EPA and the ag industry, a love story?

Source: Jenny Hopkinson, Politico • Posted: Wednesday, February 5, 2014

Gina McCarthy was talking cheese and tractors, not flowers and chocolates, at Monday’s meeting of state agriculture officials. Nevertheless, it was no doubt an attempt by the new EPA administrator to woo agriculture interests as the agency prepares to release a pair of rules that could have major effects on the sector.

“I mentioned before that this is a crowd that I’m not sure EPA has reached out to,” McCarthy told the approximately 100 in attendance at the National Association of State Departments of Agriculture’s winter policy meeting in Reston, Va. “One of the reasons why I wanted to be here this morning is so that you would know that I know how important our relationship is with you.”

“There’s very little distance between us.”

The EPA is preparing in the coming year to release both its final 2014 Renewable Fuel Standard and also proposed Clean Water Act rules, two actions that could have big ramifications for agriculture.

The RFS will set production mandates for corn ethanol and other biofuels. A draft of the rule that reduces that mandate has come under fire from some agriculture interests, lawmakers and corn state lawmakers who worry it could harm corn producers and the fledgling biofuels industry.

The agency’s other pending rule would define “waters of the United States,” clarifying which water bodies are covered by CWA permitting, potentially leading to requirements that farmers gain approval for pesticide spraying over concerns about chemicals drifting into nearby rivers or streams, among other possible permitting requirements.

Both initiatives are among the EPA’s top priorities and among agriculture’s top concerns. However, McCarthy tried to assure farmers Monday that there is nothing to worry about.

“I believe that farmers are our original conservationists,” McCarthy said Monday. “I believe that EPA’s mission is the same mission and [in line] with the agriculture community. I know you are the underpinning” of a healthy and safe country, economy and environment.

McCarthy officially took the reins at the EPA last summer, following her Senate confirmation to replace Lisa Jackson. Since then, McCarthy said, she has been traveling the country, talking with farmers and state departments of agriculture amid the agency’s standard discussions with industry, environmentalists and others.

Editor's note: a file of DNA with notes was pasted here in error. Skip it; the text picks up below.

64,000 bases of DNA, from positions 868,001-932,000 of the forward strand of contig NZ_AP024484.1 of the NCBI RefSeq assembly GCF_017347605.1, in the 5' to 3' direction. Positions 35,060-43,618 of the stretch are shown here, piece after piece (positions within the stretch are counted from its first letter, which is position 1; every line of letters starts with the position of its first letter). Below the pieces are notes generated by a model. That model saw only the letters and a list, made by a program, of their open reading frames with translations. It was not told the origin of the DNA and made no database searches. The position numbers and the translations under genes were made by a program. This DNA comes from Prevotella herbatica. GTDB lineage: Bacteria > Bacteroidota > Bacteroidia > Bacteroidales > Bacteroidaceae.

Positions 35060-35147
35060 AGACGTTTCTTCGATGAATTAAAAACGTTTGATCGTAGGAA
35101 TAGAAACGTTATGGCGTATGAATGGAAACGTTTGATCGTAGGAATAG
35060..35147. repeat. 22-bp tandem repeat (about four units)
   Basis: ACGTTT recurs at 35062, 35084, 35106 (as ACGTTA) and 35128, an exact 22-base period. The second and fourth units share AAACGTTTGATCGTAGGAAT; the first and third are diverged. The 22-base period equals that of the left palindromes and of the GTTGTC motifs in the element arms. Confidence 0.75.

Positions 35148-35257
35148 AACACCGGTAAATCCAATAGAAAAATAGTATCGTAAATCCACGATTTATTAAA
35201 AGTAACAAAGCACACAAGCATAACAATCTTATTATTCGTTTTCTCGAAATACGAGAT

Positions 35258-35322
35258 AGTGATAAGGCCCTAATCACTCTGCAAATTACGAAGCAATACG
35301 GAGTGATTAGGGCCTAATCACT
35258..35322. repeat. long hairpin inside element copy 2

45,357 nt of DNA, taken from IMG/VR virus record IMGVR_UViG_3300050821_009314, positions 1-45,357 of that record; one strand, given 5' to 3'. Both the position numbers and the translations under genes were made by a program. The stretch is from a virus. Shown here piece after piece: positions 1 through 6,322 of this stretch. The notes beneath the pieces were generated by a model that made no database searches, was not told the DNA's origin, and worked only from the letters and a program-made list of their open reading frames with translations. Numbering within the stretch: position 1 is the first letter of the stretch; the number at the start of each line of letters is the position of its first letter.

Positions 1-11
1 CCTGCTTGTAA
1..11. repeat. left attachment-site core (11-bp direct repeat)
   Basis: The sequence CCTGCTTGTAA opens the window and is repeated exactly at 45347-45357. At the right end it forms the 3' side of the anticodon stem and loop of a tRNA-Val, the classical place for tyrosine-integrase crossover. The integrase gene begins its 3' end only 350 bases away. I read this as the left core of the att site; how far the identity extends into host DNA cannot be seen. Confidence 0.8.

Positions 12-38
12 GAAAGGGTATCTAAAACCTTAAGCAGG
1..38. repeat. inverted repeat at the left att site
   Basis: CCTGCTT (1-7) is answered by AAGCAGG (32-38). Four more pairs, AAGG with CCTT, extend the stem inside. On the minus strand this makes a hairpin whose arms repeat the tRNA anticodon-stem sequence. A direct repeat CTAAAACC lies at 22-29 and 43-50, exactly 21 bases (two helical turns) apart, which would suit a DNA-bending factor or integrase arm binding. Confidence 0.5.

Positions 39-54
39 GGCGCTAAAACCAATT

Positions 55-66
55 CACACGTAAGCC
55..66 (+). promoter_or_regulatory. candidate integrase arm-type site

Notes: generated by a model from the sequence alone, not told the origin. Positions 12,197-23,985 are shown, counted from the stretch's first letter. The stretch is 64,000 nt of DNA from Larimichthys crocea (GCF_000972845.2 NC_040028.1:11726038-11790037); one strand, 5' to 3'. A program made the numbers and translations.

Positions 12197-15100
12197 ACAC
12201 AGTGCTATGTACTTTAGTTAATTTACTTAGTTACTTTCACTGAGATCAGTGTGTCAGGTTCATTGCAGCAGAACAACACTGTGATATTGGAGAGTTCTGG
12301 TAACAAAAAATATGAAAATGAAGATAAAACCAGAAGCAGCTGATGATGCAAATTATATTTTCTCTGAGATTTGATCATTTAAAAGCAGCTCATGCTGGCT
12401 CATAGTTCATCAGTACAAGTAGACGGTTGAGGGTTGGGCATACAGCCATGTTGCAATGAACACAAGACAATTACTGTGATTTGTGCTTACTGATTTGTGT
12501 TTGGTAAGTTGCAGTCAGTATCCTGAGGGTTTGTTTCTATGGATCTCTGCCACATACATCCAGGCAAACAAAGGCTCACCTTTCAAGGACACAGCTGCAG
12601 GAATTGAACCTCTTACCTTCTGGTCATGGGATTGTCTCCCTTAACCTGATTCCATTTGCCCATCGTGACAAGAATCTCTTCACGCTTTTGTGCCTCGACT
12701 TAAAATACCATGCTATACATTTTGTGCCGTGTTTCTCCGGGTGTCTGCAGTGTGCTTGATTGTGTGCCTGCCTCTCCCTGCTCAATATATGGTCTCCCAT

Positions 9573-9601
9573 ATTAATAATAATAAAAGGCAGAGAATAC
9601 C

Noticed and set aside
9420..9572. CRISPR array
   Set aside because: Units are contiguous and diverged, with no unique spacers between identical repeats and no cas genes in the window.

The administrator said she is making working with the agriculture sector a main priority, noting that there are many environmental issues affecting the sector.

To further endear herself to the agriculture officials, McCarthy described her recent experiences attempting to steer a John Deere tractor during an event in California. The Boston-area native added that her favorite cheese is “Vermont Cheddah.”

The serenade seemed to resonate with state officials.

“Showing up, in this business, counts for something, and she showed up with a positive attitude” intent on engaging state agriculture officials, Vermont Secretary of Agriculture Chuck Ross said.

However, while Ross was impressed with McCarthy’s message of engaging farmers and agriculture, “the proof will be in the pudding when times get hard,” he added.

Being accessible to state agriculture officials through venues like the NASDA meeting and state visits “are a good sign,” said Robert Flider, head of the Illinois Department of Agriculture.

“Her presence here gives me hope that she’s going to make sure that [state concerns with the rules] are taken into account.”

However, depending on the outcome of the rules the EPA is handling, it could be a short-lived romance.

While both will be problematic, “the RFS is the one that haunts me the most,” said McCarthy, who helped craft the program when she led, until last year, the agency’s air office. EPA officials are currently working through the more than 15,000 comments on the proposal.

“I have heard loud and clear that you don’t think we hit that right,” she said at the NASDA meeting, promising that the final measure will be “in a shape that you will see that we have listened to your comments,” and that will continue to move the biofuels industry forward.


And McCarthy sought to assuage fears that the agency’s pending “waters of the United States” rule, which she said should be released soon, would cause an unnecessary new permitting burden on farmers.


“We are doing it on the basis of the best science available to us,” McCarthy said of developing the proposal. She added that the goal of the rule is to prevent further uncertainty for farmers and other potential dischargers on what needs to be permitted.


“We are working very hard to make sure that people understand that we are not connecting more rivers and streams under the jurisdiction of the Clean Water Act than the science would let us,” McCarthy said. “We are not doing an overreach.”


She practiced good diplomacy when asked by Jamie Clover Adams, director of the Michigan Department of Agriculture and Rural Development, whether she would be “willing to look at state programs” when crafting the proposed rule.


“That’s a very good point,” the administrator answered, jotting down the comment. “I’ll take that back.”